Israeli PM slams Cameron over east Jerusalem remark
[caption id="attachment_267701" align="alignnone" width="680"] Cameron had earlier slammed the Israeli construction in east Jerusalem, a predominantly...
[caption id="attachment_267701" align="alignnone" width="680"] Cameron had earlier slammed the Israeli construction in east Jerusalem, a predominantly Palestinian area[/caption]
Jerusalem: Israeli Prime Minister Benjamin Netanyahu slammed his British counterpart David Cameron, a day after the latter criticised Israel's expansion of Jewish settlements in east Jerusalem.
Netanyahu on Thursday accused Cameron of "forgetting" that the Israeli control was safeguarding the holy city from the radical Islam, Xinhua reported.
"Cameron, who is undoubtedly a friend of Israel, seems to have forgotten some basic facts about Jerusalem," Netanyahu said at a conference of his Likud party in the southern city of Ofakim.
"Only Israeli sovereignty in Jerusalem is preventing the Islamic State and Hamas from setting fire to the holy sites in the city, as they do elsewhere in the Middle East," he said.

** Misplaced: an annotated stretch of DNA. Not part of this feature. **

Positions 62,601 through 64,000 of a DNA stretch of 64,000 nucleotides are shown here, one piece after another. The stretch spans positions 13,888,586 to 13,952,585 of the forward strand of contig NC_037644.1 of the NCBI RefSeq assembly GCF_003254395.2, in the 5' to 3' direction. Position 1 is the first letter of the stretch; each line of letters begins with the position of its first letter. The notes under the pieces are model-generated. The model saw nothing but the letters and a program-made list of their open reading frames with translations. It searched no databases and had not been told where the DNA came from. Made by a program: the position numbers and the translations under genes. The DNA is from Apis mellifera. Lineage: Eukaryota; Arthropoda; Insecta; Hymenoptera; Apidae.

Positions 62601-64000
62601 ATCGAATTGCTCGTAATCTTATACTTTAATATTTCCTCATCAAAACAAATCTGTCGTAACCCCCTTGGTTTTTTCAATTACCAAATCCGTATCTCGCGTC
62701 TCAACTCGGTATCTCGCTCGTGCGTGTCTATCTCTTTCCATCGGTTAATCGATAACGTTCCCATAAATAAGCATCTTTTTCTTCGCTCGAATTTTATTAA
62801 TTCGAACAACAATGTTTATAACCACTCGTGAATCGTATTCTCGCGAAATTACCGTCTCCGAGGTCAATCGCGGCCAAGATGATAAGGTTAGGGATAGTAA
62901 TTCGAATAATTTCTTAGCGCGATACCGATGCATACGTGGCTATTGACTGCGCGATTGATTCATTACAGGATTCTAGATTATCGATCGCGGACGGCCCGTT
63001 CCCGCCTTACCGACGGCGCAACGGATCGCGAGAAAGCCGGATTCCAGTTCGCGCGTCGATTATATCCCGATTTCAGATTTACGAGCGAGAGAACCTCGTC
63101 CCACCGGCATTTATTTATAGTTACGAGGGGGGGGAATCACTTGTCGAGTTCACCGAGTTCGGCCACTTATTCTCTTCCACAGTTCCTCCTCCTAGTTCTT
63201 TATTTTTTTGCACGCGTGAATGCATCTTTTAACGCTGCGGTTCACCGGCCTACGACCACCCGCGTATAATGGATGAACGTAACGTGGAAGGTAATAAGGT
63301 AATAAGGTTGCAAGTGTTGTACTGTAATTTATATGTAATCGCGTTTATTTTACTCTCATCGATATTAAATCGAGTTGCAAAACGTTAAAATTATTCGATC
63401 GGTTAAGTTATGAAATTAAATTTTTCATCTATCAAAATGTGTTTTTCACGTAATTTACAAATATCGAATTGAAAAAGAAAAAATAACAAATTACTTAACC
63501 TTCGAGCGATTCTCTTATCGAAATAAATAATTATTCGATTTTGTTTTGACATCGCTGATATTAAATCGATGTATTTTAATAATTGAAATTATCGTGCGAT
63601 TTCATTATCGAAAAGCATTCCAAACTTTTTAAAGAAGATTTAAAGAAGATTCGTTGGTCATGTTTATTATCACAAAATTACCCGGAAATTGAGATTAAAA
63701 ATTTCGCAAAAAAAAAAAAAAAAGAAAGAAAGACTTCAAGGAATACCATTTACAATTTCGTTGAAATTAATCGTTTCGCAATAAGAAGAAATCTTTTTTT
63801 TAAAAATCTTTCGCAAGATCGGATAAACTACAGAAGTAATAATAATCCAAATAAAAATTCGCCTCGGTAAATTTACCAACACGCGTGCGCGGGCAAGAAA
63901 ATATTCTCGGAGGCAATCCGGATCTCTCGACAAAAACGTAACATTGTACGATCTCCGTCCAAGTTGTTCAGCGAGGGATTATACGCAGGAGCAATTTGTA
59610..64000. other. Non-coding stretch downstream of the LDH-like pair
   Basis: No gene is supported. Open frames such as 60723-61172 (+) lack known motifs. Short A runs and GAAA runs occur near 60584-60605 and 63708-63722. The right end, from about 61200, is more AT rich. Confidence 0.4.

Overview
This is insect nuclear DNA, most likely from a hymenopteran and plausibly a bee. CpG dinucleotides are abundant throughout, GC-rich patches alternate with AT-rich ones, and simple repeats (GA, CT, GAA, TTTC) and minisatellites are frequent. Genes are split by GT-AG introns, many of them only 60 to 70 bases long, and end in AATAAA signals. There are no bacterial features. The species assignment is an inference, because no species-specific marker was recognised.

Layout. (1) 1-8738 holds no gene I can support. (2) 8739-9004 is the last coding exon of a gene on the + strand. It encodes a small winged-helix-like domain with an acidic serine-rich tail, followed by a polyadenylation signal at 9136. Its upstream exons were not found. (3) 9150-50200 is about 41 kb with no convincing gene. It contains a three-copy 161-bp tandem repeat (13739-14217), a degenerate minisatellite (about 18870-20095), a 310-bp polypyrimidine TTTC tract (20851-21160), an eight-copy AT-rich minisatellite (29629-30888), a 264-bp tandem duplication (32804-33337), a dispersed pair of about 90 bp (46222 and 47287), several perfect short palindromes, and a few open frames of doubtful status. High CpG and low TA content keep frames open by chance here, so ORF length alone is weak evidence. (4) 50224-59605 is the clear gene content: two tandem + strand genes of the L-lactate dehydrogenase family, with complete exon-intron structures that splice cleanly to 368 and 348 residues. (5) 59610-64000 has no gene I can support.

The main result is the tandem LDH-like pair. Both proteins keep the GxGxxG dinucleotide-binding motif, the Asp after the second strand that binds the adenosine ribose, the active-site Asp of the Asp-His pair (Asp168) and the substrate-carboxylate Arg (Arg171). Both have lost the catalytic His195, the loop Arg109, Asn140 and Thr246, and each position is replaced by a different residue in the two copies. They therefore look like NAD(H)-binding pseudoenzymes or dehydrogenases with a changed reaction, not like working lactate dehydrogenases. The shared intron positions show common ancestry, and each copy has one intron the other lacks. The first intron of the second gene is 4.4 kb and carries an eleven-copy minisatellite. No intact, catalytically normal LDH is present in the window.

On Wednesday, Cameron slammed the Israeli construction in east Jerusalem, a predominantly Palestinian area.
"I am well known for being a strong friend of Israel, but I have to say the first time I visited Jerusalem and had a proper tour around that wonderful city and saw what had happened with the effective encirclement of east Jerusalem, occupied east Jerusalem, it is genuinely shocking," Cameron told the British parliament during a question session.
Israel occupied the West Bank and the Gaza Strip during the 1967 Mideast War, and later annexed east Jerusalem, in a move condemned by the international community.
The Jewish settlements in the Palestinian territory are illegal under international law and the international community opposes them, saying their construction undermines prospects of establishing a Palestinian state alongside Israel.
A surge of Palestinian uprising, including frequent stabbing, car-ramming and shooting attacks, started in Jerusalem in mid-September over visiting rights to a site holy to both Muslims and Jews.
The violence quickly spread to Israel and the rest of the West Bank, and has so far claimed the lives of at least 170 Palestinians and 28 Israelis.